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Animal Cloning: Pros & Cons

Animal Cloning: Pros & Cons
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  • 0:03 What Is Cloning?
  • 1:00 Animal Cloning
  • 2:14 Pros of Animal Cloning
  • 3:59 Cons of Animal Cloning
  • 5:30 Lesson Summary
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Lesson Transcript
Instructor: Amanda Robb
In this lesson, we'll learn about the benefits and drawbacks of animal cloning. We'll review what cloning is and find out about animals that have been currently cloned and why.

What Is Cloning?

When you think of cloning, you might think of a scene from a sci-fi horror movie, with humans floating around in glass tubes. However, cloning is a regularly used strategy in agriculture and scientific research. Today we're going to look at the uses of animal cloning, which - although it's incredibly cool - doesn't involve any strange humans in tubes. We'll not only learn about important cloning uses but also about the potential drawbacks of cloning animals.

So, you might still be wondering, if cloning isn't an experiment by mad scientists, what is it? Cloning is the process of making organisms that are genetically identical. It's different from normal sexual reproduction, because our offspring don't have the exact same genes as us, even though we share common traits.

Animal Cloning

Although cloning might seem unnatural, many species use this as a method of normal reproduction. Plants, bacteria, and even some animals like sea stars can make genetically identical copies of themselves. The controversy of cloning comes in when humans artificially make clones of animals that normally reproduce sexually like sheep, goats, or cows.

Before we can understand the pros and cons of animal cloning, let's take a minute to refresh how animal clones are made, called somatic cell nuclear transfer. To clone an entire animal, scientists first take a cell from the animal they want to clone, like a skin cell. They extract the nucleus, which is the part of the cell where the genes are stored. They then take an egg cell and take out the existing nucleus. They implant the nucleus from the animal to be cloned and let the egg divide until it creates a mass of cells. The cells are then deposited into the uterus of a surrogate mother. The offspring develops to term and is birthed naturally. The new offspring will be genetically identical to the organism that donated the nucleus.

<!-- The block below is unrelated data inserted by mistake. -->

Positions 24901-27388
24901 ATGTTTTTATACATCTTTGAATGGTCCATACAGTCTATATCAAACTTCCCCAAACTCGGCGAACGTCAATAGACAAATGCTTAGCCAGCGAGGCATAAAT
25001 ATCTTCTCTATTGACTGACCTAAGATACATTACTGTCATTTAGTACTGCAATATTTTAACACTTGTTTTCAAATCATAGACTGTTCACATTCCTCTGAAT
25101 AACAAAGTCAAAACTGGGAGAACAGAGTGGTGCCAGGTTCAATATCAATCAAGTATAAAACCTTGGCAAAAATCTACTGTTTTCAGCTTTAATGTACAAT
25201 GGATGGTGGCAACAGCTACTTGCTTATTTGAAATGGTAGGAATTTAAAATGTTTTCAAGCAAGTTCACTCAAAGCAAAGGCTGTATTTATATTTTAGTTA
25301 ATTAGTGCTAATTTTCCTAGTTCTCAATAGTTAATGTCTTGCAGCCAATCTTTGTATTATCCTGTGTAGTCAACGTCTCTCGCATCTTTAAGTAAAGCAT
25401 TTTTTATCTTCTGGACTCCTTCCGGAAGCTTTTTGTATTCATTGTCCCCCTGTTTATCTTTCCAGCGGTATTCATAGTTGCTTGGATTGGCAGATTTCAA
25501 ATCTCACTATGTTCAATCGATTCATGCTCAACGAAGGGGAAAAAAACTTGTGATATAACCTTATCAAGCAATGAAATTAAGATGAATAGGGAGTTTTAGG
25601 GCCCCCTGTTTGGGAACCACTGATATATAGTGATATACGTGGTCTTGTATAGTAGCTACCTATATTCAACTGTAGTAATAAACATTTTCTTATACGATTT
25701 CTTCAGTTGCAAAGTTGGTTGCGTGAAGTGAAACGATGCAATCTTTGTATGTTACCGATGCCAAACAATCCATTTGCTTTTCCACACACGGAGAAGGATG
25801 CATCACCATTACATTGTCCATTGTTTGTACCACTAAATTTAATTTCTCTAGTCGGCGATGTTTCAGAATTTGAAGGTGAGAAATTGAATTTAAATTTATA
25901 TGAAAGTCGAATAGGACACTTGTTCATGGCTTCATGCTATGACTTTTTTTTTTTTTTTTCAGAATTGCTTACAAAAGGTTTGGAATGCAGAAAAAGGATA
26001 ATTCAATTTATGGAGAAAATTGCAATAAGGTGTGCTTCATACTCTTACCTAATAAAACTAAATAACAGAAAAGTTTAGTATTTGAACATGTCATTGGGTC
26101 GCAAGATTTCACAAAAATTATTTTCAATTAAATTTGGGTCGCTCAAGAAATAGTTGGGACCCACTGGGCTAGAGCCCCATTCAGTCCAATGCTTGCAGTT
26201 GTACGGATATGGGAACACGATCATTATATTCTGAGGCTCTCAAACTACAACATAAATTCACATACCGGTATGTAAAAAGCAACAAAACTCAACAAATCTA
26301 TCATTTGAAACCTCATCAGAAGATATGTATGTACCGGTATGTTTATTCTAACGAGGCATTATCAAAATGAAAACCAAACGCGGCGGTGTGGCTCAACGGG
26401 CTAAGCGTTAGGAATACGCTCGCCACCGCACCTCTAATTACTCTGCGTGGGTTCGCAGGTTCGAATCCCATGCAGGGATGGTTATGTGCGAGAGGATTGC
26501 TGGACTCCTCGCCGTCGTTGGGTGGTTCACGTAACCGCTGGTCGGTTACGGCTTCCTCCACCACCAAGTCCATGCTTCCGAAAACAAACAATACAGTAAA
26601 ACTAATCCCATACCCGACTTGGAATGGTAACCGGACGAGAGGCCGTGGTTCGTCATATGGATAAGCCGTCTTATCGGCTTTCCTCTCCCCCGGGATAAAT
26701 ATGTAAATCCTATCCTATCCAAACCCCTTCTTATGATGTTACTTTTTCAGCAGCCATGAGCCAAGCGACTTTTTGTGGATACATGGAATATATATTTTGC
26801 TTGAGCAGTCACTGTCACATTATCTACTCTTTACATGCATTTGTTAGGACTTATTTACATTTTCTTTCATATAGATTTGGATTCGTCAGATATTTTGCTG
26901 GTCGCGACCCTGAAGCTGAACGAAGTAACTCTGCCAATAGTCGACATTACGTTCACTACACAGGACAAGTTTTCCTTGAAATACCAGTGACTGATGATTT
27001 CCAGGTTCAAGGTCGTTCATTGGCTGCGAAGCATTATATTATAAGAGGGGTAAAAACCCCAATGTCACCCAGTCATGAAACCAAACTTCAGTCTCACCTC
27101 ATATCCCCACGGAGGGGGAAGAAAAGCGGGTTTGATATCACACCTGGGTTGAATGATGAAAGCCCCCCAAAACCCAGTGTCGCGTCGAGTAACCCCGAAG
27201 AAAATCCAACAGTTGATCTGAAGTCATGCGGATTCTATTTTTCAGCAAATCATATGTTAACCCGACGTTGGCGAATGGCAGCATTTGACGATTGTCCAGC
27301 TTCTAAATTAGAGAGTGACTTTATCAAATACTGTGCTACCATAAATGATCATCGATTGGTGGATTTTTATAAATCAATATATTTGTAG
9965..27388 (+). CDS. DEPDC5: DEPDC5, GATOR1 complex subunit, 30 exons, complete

Pros of Animal Cloning

So, why would we need genetically identical animals? First, this strategy works well for animals that have traits humans desire, such as more muscle mass in cows for butchering or greater milk or egg production.

Second, cloned animals can actually act like a factory for medicine. Scientists can insert genes for molecules that humans need as medicine, such as insulin for diabetics, into the cloned animal. The animal then produces these molecules, which can be harvested to give to patients. The medicine-producing animal can continue to be cloned, creating an endless supply of the drugs patients need.

For example, scientists have created goats that produce a protein called antithrombin, which prevents blood clots. This is important for people who develop blood clots, which can lead to heart attacks or stroke. Sometimes, this protein is in short supply, and patients can't get the medicine they need. By producing it through goats, if more protein was needed, more goats could be cloned, preventing medication shortages.

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